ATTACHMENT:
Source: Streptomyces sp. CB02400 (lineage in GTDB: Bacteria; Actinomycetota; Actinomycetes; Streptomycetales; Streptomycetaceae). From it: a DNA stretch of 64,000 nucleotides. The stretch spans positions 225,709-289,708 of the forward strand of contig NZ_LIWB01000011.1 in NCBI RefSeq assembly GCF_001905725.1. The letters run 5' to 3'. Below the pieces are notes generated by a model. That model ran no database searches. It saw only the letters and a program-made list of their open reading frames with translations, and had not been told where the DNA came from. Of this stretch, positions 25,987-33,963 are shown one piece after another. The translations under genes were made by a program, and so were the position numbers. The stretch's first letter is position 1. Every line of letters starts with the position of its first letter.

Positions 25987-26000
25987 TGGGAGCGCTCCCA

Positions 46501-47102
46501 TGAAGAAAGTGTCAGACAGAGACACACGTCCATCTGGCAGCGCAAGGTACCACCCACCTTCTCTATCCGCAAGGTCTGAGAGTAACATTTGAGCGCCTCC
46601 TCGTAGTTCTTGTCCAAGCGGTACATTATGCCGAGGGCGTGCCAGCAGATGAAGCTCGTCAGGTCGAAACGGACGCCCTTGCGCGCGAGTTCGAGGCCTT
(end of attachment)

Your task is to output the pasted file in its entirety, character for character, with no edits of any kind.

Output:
Source: Streptomyces sp. CB02400 (lineage in GTDB: Bacteria; Actinomycetota; Actinomycetes; Streptomycetales; Streptomycetaceae). From it: a DNA stretch of 64,000 nucleotides. The stretch spans positions 225,709-289,708 of the forward strand of contig NZ_LIWB01000011.1 in NCBI RefSeq assembly GCF_001905725.1. The letters run 5' to 3'. Below the pieces are notes generated by a model. That model ran no database searches. It saw only the letters and a program-made list of their open reading frames with translations, and had not been told where the DNA came from. Of this stretch, positions 25,987-33,963 are shown one piece after another. The translations under genes were made by a program, and so were the position numbers. The stretch's first letter is position 1. Every line of letters starts with the position of its first letter.

Positions 25987-26000
25987 TGGGAGCGCTCCCA

Positions 46501-47102
46501 TGAAGAAAGTGTCAGACAGAGACACACGTCCATCTGGCAGCGCAAGGTACCACCCACCTTCTCTATCCGCAAGGTCTGAGAGTAACATTTGAGCGCCTCC
46601 TCGTAGTTCTTGTCCAAGCGGTACATTATGCCGAGGGCGTGCCAGCAGATGAAGCTCGTCAGGTCGAAACGGACGCCCTTGCGCGCGAGTTCGAGGCCTT